Extended Data Figure 4 Collective control experiments to confirm that the reactivity of Au nanoneedles cannot be simply explained by oxides or adatoms.
a, b, O 2p core-level X-ray photoelectron spectroscopy spectra (a) and O K-edge X-ray absorption spectra (b) for Au needles, pure Au and oxidized Au needles. The O 2p core-level and O K-edge X-ray absorption spectra of Au needles are similar to those of pure Au and are different from that of oxidized Au needles, indicating the different Au states in Au needles and oxidized Au. c, High-resolution TEM image of Au needle tip, indicating that there is no obvious facet and adatoms. d, Electron energy loss spectroscopy (EELS) spectra on Au needle tip. No oxide can be detected on Au needle tip, indicating that reduction of the HAuCl4 precursor was complete within the detection limits of this technique. e, Low-magnification SEM image of oxidized Au needles. f, High-magnification SEM image of oxidized Au needles. g, TEM image of oxidized Au needles. Amorphous Au oxide can be observed on the surface of Au. h, X-ray photoelectron spectroscopy spectra of oxidized Au needles and primary Au needles. i, Cyclic voltammograms collected for Au needles, and oxidized Au needles. j, CO2RR performance on oxidized Au needles.
a, Morphology, crystal structure and composition for Au needles after reaction. Left, SEM image, middle, X-ray diffraction pattern, and right, X-ray photoelectron spectroscopy spectrum for Au needles after long term CO2RR. b, Left, SEM image of Au needles covered by 10-nm Au by electron bean deposition, right, CO2 reduction activity of Au needles, rods and particles at −0.35 V versus RHE. c, Left, SEM image of Au needles at 140 °C after annealing, right, CO2 reduction activity of Au needles at −0.35 V versus RHE after annealing. d, Left, SEM image of Au needles after surface etching. The Au nanoneedles were immersed in a vial containing 15 ml of CuCl2 solution (5 mM). The vial was then heated to 70 °C using an oil bath and kept at that temperature for 1 h. The etched Au nanoneedles obtained were washed with a copious amount of water and dried at room temperature27. Right, CO2 reduction activity of Au needles at −0.35 V versus RHE after surface etching. e, Left, SEM image of Au needles after surface plasma bombard (50 W, argon atmosphere, 1 h). Right, CO2 reduction activity of Au needles at −0.35 V versus RHE after surface plasma bombard. f, SEM image of Au particles (left), Au rods (middle), and Au needles (right) with secondarily deposited Au particles. g, Cyclic voltammograms collected for Au needles in 50 mM H2SO4 for ECSA measurements. h, CO2RR performances of Au needles and Au needles/Au at −0.35 V versus RHE.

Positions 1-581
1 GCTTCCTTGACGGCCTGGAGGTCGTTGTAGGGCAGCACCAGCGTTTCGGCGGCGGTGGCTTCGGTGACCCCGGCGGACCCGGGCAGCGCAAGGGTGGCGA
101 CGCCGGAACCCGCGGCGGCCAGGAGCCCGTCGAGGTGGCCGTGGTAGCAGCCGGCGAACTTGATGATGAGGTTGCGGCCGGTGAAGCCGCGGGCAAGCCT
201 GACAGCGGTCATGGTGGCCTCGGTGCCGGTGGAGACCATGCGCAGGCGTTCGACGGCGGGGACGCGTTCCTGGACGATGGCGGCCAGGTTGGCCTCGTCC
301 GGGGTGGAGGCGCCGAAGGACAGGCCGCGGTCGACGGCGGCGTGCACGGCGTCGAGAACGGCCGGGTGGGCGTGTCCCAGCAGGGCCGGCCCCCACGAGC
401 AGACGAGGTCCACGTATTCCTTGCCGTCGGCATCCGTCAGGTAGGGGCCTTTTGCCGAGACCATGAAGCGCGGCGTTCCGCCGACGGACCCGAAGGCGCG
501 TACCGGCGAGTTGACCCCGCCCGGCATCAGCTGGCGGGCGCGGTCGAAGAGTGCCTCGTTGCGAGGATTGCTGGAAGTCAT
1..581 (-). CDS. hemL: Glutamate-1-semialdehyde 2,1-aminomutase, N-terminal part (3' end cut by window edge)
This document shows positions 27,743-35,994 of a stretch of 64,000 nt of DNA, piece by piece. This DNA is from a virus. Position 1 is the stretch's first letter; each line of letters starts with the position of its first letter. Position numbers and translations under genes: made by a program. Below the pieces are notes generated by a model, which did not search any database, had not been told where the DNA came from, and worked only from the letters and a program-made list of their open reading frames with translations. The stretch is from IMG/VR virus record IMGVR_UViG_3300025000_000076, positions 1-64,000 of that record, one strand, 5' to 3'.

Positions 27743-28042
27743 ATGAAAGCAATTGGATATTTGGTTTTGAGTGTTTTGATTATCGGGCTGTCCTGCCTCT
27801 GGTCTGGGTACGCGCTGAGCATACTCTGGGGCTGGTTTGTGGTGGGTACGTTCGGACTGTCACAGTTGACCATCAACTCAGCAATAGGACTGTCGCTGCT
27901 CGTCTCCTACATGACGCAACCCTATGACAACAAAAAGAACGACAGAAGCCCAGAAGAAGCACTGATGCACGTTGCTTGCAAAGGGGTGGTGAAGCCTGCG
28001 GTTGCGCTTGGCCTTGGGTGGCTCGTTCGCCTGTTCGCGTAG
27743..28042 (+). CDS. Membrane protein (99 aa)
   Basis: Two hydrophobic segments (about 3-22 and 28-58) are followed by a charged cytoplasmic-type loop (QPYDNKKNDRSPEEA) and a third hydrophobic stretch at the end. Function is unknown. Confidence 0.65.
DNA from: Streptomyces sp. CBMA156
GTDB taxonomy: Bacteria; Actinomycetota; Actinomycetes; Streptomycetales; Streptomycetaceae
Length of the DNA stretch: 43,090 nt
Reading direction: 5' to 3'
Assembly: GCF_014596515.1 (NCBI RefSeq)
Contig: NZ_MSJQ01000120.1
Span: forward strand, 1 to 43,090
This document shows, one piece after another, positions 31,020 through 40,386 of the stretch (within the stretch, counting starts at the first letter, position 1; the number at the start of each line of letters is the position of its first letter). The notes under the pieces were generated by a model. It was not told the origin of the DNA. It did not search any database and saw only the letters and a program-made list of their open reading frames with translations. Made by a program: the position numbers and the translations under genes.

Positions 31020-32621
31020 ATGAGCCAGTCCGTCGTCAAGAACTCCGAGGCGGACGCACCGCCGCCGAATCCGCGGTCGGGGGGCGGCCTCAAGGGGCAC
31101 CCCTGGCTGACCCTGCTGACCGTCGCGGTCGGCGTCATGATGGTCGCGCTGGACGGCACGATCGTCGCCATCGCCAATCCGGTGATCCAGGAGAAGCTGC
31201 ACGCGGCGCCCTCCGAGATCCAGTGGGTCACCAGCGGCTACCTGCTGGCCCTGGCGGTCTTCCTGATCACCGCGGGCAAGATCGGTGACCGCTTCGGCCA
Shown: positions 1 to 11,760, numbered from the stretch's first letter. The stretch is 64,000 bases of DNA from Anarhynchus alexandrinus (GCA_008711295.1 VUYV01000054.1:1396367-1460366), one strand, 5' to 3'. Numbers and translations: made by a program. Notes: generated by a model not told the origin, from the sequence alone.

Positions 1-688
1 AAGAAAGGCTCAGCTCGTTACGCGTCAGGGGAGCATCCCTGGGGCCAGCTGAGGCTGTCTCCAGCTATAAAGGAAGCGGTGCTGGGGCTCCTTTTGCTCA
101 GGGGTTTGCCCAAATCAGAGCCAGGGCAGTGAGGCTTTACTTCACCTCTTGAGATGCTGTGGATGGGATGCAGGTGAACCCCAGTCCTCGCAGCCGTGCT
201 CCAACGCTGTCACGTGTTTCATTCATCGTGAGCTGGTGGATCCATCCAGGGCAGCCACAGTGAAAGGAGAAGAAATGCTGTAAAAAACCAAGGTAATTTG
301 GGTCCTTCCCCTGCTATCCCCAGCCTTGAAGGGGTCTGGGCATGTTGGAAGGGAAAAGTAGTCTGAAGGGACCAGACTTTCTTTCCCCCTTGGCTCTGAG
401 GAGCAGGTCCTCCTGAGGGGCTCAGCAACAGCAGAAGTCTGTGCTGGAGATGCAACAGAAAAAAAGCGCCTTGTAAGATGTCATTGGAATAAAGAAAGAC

a, b, SEM images of Au leaves. c, TEM image of Au leaves. d, Electric field distribution deduced using Kelvin probe atomic force microscopy. e, CO2 reduction activity of Au leaves at −0.35 V versus RHE.
a, Current densities and Faradaic efficiencies versus K+ concentrations on Au needles at −0.35 V versus RHE. b, Current densities and Faradaic efficiencies versus K+ concentrations on planar Au at −0.4 V versus RHE. c, CO2 reduction performance of Au needles in saturated KHCO3 solution. d, CO2 reduction performance of Au needles in NH4HCO3 solution. e, CO2 reduction performance of Au needles in water.
a–c, SEM images of Pd needles, rods and particles, respectively. d, Total current density versus time for CO2 RR on Pd needles, rods and particles in 0.5 M KHCO3 solution at −0.2 V versus RHE. e, Average Faradaic efficiency for formate production versus time on Pd needles, rods and particles in 0.5 M KHCO3 solution at −0.2 V versus RHE.
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Liu, M., Pang, Y., Zhang, B. et al. Enhanced electrocatalytic CO2 reduction via field-induced reagent concentration. Nature 537, 382–386 (2016). https://doi.org/10.1038/nature19060